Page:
Becky’s One Hundred and Twenty-Sixth Book Review: “The White Queen” by Philippa Gregory

“The White Queen” is yet another masterpiece of historical fiction beautifully written by Philippa Gregory. I am a big fan of Gregory’s work, she is always well researched and she brings a wonderful amount of creativity to each of her pieces. I love reading about the various historical families. “The White Queen” takes place around the War of the Roses and involves one woman’s rise to the throne. She uses a combination of her natural beauty and witchcraft courtesy of her mother.

“I look at him from under my eyelashes. ‘I don’t propose to sell myself at all,’ I say. ‘I am not a yard of ribbon. I am not a leg of ham. I am not for sale to anyone.’” (The White Queen, pg 21). This statement, I believe, really captures the strength of the main character, Elizabeth Woodville. She is a widow with her eye on King Edward IV of the House of York (the white rose). She is a very interesting character to read about. She has a brilliant strength that shines through despite all that she goes through. She also has a certain amount of naivety that she displays throughout the book. She does witness certain things that lift the wool off of her eyes, bit by bit as can be seen in this quote here. 

“I have heard men tell of many battles in this cousins’ war, and they always spoke of heroism, of the courage of men, of the power of their comradeship, of the fierce anger of battle, and of the brotherhood of survival. I have heard great ballads about great battles, and poems about the beauty of a charge and the grace of a leader. But I did not know that war was nothing more than butchery, as savage and unskilled as sticking a pig in the throat and leaving it to bleed to make the meat tender. I did not know that the style and nobility of the jousting arena had nothing to do with this thrust and stab. Just killing a screaming piglet for bacon after chasing it round the sty. And I did not know that war thrilled men so: they come home like laughing schoolboys filled with excitement after a prank; but they have blood on their hands and a smear of something on their clocks and the smell of smoke in their hair and a terrible ugly excitement in their faces.

I understand now why they break into convents, force women against their will, defy sanctuary to finish the killing chase. They arouse in themselves a wild vicious hunger more like animals than men. I did not know that war was like this. I feel I have been a fool not to know, since I was raised in a kingdom at war and am the daughter of a man captured in battle, the widow of a knight, the wife of a merciless soldier. But I know now.” (The White Queen, pg 185). 

I really liked this quote because of the revelations that Elizabeth goes through about war. It is really insightful and true. There are many times throughout the book when Elizabeth is exposed to hard truths.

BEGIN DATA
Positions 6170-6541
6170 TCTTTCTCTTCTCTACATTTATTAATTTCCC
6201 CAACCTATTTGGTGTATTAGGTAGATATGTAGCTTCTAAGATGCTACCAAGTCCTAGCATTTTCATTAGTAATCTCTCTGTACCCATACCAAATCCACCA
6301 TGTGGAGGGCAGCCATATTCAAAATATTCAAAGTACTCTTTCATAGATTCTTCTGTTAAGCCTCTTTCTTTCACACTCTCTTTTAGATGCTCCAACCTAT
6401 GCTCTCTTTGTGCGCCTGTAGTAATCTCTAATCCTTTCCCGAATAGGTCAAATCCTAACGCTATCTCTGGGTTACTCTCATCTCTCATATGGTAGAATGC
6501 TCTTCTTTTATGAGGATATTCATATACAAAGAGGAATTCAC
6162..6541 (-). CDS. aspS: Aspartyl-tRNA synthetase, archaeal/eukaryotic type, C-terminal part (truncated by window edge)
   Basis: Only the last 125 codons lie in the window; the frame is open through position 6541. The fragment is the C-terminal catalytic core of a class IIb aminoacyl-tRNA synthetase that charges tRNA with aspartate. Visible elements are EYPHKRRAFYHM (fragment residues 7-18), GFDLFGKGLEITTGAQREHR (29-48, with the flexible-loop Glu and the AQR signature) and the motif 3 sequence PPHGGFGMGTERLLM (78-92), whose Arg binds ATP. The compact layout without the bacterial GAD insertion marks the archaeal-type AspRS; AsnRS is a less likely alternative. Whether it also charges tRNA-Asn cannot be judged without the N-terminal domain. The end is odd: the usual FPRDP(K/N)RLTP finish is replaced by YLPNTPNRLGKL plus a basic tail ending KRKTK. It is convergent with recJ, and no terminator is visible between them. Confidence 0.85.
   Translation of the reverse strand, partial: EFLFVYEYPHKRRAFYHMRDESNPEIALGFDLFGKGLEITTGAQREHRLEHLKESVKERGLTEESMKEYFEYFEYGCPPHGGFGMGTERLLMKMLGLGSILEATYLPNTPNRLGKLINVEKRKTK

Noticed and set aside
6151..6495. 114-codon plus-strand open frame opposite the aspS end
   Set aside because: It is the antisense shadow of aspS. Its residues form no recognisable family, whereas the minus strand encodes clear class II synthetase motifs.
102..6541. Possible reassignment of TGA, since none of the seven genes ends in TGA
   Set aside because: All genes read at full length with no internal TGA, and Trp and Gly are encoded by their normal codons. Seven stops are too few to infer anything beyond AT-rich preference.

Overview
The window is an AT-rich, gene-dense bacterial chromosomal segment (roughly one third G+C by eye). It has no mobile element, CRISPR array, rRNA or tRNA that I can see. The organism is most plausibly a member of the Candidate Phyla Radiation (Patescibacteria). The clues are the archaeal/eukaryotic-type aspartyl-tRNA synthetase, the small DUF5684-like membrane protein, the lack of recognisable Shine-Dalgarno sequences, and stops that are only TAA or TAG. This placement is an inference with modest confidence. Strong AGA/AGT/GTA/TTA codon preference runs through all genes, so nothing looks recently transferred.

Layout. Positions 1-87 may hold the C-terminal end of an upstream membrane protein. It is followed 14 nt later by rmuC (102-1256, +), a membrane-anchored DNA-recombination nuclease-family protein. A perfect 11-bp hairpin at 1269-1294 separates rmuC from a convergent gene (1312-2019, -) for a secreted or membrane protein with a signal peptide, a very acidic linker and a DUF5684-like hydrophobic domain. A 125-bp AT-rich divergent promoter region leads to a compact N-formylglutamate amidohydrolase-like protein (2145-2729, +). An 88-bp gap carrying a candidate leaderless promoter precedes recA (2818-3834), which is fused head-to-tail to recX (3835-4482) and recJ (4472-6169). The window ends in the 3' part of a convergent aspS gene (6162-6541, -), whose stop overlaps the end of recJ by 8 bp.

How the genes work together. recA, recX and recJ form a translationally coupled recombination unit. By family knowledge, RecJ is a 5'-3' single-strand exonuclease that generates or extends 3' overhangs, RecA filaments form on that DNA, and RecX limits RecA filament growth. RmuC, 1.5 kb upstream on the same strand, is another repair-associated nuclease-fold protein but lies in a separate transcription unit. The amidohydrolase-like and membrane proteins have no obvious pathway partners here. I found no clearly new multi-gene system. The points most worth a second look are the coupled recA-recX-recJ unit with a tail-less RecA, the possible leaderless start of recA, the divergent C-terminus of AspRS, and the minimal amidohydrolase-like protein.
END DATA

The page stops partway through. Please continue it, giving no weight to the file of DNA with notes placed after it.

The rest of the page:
Overall, I just really enjoy Gregory’s writing. She has a great style that keeps her readers turning the pages. “She is not a boy though she is weak like a boy, nor a fool though he has seen her tremble with feeling like a fool. She is not a villain in her capacity to hold a grudge, nor a saint in her flashes of generosity. She is not any of these male qualities. She is a woman. A thing quite different to a man. What he saw was a half fish, but what frightened him to his soul was the being which was a woman.” (The White Queen, pg 241). 

Would I recommend this book? Yes, I think that Philippa Gregory is a great author and I really enjoyed “The White Queen”. It is the first book in The Cousins’ War series. I think that Philippa Gregory’s books would appeal to both men and women, so as long as you enjoy books you would probably enjoy Philippa Gregory’s novels.


In case you want to read the whole series (as I plan to do) the order of the series is:

  1. “The White Queen”
  2. “The Red Queen”
  3. “The Lady of the Rivers”
  4. “The Kingmaker’s Daughter”
  5. “The White Princess”
  6. “The King’s Curse”



One thing that I want to touch on is how much information that Philippa Gregory exposes her readers to. I will be the first to admit, I have never been a big history buff. It is in no way my strong suit. So part of the fun of reading historical fiction is taking the time to learn about people, places, and events that while I may have touched on at school I don’t *really* know anything about. For example, in this book two princes are taken to the tower after their father (Edward IV) is killed. They never come out. Gregory takes some liberties with this story and provides her readers with one theory, but the reality of the situation is that no one knows what happened to the princes. 

According to the internet, the two princes – Edward V and Richard of Shrewsbury were the only living sons of Edward IV at the time of his death. They were lodged in the Tower of London by the man appointed to look after them, their uncle, the Lord Protector: Richard, Duke of Gloucester. Richard ended up taking the throne himself even though Edward V was supposed to be preparing to take the throne. A lot of people believe that the boys were murdered although some believe that one or both of the boys were able to escape. Personally, I think that the boys were murdered by their uncle – what better way to assure yourself the throne than to kill the competition? Either way, the story is fascinating and one that I enjoyed learning about. 

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